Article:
Diwali: The time to light lamps of wisdom

Originating from the Sanskrit word ‘Deepavali’, it literally means rows (Avali) of lights (Deepa). This festival of lights is celebrated on the darkest night (Amavasya) of the Kartik month in the Indian calendar, and it symbolizes the vanquishing of ignorance (darkness) by the knowledge (light).

Sri Sri explains the reason for playing with fireworks on Diwali. Whatever negativity – anger, jealousy or fear - has accumulated in your mind in the last one year should get dissolved in the form of all the crackers. With each cracker, burst any negativity you may have for any person, or at the most write the name of that person on the cracker and burst it, and just know that all ill feelings, jealousy etc, has got burnt. But what do we do? Instead of finishing the negativity, either we wish that person to get finished or burn ourselves in that fire of negativity. It should be the other way around. Thinking all the negativity or ill feelings have gone out with those crackers, become friendly with that person again. There is a feeling of lightness, love, peace and happiness, and then go and have sweets with that person and celebrate Diwali. This is only true Diwali, by bursting crackers burn the bad qualities of that person, not the person.

The festivities start from the 13th day of the fortnight of the waning moon.

On the first day of celebration, Dhantrayodashi houses and business premises are renovated and decorated. The entrances are made colourful with lovely traditional motifs of Rangoli designs to welcome the Goddess of wealth and prosperity (Lakshmi). To indicate her long awaited arrival, small footprints are drawn with rice flour and vermillion powder all over the house. Lamps are kept burning all through the nights. Believing this day to be auspicious, women purchase some gold or silver or some new utensils, and in some parts of India, cattle are also worshipped.

This day is considered to be the birthday of Dhanvantari – the God of Ayurveda or the Physician of Gods, and celebrated as Dhanvantari Jayanti. On this day, lamps are lit all night in reverence to the Lord Yama – the God of Death and hence also known as ‘Yamadeepdaan’. This is supposed to take away the fear of an untimely death.

On the second day, Narakachaturdashi there is a tradition to wake up early in the morning and have a bath before sunrise. The story goes that the demon king Narakasur - ruler of Pragjyotishpur (a province to the South of Nepal) – after defeating Lord Indra had snatched away the magnificent earrings of Aditi (the Mother Goddess) and imprisoned sixteen thousand daughters of the Gods and saints in his harem. On the day previous to Narakachaturdashi, Lord Krishna killed the demon and liberated the imprisoned damsels and also recovered those precious earrings of Aditi. The womenfolk massaged scented oil to his body and gave him a good bath to wash away the filth from his body. Hence, this tradition of an early morning bath signifies the victory of the Divine over Evil. This day represents the heralding of a future full of goodness.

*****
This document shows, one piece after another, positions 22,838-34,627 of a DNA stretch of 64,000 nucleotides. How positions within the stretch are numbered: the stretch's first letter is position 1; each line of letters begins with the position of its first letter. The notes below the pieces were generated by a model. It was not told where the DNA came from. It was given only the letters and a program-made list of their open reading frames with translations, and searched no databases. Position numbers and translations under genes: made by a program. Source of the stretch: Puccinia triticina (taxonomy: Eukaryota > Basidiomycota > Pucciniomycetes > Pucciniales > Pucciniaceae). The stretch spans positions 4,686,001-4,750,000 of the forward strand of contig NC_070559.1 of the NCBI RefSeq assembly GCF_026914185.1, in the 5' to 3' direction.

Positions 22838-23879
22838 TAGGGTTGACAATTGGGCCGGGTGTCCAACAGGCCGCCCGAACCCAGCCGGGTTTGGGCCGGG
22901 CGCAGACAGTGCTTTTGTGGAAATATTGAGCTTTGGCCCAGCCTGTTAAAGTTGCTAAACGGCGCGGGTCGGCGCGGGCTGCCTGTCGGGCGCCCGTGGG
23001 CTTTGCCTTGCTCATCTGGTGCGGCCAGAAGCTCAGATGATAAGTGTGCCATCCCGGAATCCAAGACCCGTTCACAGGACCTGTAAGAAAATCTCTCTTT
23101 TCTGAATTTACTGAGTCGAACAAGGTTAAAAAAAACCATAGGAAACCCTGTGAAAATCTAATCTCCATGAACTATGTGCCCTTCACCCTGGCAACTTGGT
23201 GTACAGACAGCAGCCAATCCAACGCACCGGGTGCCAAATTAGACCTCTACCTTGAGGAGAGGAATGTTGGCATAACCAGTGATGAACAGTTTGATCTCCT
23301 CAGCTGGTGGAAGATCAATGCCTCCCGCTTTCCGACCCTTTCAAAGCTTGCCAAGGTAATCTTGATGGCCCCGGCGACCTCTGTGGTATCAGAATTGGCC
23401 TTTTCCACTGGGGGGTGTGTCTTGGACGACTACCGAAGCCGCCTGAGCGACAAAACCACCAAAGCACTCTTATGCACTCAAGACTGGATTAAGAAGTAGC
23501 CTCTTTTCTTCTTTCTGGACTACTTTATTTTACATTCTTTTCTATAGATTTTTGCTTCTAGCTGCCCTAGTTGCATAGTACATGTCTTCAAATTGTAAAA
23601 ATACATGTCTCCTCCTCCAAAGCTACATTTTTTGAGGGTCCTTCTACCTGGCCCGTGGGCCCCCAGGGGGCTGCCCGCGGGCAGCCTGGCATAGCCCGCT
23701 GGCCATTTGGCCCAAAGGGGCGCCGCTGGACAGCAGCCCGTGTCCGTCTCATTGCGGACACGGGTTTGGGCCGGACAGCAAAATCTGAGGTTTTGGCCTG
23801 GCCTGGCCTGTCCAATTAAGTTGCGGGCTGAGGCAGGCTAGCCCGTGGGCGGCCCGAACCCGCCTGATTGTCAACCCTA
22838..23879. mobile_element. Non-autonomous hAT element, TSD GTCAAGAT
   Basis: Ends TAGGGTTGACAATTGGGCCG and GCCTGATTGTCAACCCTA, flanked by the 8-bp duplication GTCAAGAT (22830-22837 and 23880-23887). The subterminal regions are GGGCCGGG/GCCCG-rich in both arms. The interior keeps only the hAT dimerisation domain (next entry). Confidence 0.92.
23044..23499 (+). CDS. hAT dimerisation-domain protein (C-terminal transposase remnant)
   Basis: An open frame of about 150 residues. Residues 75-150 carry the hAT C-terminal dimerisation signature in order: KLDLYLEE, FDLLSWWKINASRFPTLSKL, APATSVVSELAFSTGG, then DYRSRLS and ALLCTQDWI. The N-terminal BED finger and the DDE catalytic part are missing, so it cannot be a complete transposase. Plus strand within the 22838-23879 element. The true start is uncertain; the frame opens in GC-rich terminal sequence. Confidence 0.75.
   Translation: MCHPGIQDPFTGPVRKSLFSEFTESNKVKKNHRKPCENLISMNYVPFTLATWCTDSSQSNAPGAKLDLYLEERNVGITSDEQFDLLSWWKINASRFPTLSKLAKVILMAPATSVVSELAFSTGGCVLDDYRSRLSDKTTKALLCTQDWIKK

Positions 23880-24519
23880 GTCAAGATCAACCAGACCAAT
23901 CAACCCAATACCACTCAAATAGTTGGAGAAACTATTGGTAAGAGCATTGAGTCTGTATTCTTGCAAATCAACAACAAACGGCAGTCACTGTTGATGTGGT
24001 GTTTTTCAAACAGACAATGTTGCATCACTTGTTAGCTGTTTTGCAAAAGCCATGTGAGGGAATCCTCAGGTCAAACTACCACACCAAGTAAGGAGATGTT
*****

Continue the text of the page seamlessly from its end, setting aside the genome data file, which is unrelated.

The most important day of the celebrations is the third day – Lakshmi Puja.This is the day when the sun enters its second course. This day is considered to be very auspicious, in spite of it being the darkest night. The impenetrable darkness of the night slowly disappears as small twinkling lamps light up entire cities. It is believed that Lakshmi walks on this planet on this night and showers blessings for abundance and prosperity. This evening people perform Lakshmi Puja and distribute homemade sweets to everyone.

On this very auspicious day, many saints and great people have taken Samadhi and left their mortal bodies. The great seers include Lord Krishna and Bhagwan Mahavir. This is also the very day when Lord Rama returned home with Sita and Lakshman after 14 years in exile.

One very interesting story about this Diwali day is from Kathopanishad of a small boy called Nachiketa who believed that Yama, the god of Death was as black as the dark night of Amavasya. But when he met the Yama in person, he was puzzled seeing Yama's calm countenance and dignified stature. Yama explained to Nachiketa that only by passing through the darkness of death, man sees the light of the highest wisdom and his soul can escape from the bondage of his body to become one with the Divine. Nachiketa, then, realized the importance of worldly life and significance of death. With all his doubts set at rest, he whole-heartedly participated in the Diwali celebrations.

The fourth day of the celebrations is known Varshapratipada and marks the coronation of King Vikram. This is also the day when Lord Krishna lifted the mighty mountain Govardhan to save the people of Gokul from the torrential anger of Lord Indra.

The fifth day – Bhai-duj

– symbolizes the love between brothers and sisters. The brothers give them a gift as a token of their love.

It is believed that wealth (Goddess Lakshmi) is very transient and it stays only where there is hard work, sincerity and gratefulness. In Shriman Bhagvatam, there is a mention about an incident when Goddess Lakshmi left the body of King Bali and wanted to go with Lord Indra. On questioning, she mentioned that she resides only where there is 'Satya', 'Daan', 'Vrat', 'Tapa', 'Parakram' and 'Dharma'.

This Diwali let us pray and feel grateful – let there be prosperity in every corner of the world – let all people experience love, joy and abundance in their lives.